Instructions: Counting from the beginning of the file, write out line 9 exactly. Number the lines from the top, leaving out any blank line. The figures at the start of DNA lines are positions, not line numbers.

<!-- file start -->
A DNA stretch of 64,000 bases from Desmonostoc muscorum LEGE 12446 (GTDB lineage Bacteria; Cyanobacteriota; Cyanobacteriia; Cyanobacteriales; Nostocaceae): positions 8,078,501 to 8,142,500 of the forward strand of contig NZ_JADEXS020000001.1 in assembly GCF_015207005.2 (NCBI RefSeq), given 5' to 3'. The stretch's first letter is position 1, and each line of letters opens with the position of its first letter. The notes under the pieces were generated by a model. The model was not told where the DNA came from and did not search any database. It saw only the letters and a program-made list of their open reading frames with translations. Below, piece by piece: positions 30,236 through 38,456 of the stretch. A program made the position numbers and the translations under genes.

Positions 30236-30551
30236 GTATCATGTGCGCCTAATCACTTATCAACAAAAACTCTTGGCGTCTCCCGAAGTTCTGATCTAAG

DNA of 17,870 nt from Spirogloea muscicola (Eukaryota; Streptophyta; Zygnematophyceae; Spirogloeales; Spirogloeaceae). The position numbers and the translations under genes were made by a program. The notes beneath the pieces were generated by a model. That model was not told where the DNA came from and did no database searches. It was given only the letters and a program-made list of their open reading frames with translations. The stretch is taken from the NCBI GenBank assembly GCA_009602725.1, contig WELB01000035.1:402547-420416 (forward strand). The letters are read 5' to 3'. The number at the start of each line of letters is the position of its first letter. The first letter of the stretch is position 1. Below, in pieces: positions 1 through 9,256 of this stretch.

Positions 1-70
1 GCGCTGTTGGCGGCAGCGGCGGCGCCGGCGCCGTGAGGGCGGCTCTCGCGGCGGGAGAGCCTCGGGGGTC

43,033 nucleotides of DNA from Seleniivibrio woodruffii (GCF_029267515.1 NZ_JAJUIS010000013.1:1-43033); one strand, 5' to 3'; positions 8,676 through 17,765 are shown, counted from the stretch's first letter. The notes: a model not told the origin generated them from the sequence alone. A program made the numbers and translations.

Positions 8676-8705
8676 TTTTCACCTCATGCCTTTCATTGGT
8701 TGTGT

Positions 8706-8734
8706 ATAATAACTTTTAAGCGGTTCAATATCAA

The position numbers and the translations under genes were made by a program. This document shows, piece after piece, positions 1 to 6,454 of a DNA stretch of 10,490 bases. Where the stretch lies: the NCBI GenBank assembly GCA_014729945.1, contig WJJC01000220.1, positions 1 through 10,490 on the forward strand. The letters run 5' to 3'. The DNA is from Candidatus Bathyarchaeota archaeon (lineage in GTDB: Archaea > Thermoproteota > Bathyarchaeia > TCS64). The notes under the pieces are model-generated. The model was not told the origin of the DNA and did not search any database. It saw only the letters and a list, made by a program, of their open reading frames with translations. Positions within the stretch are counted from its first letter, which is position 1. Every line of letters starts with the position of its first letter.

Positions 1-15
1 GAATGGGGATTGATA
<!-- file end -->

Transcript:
8676 TTTTCACCTCATGCCTTTCATTGGT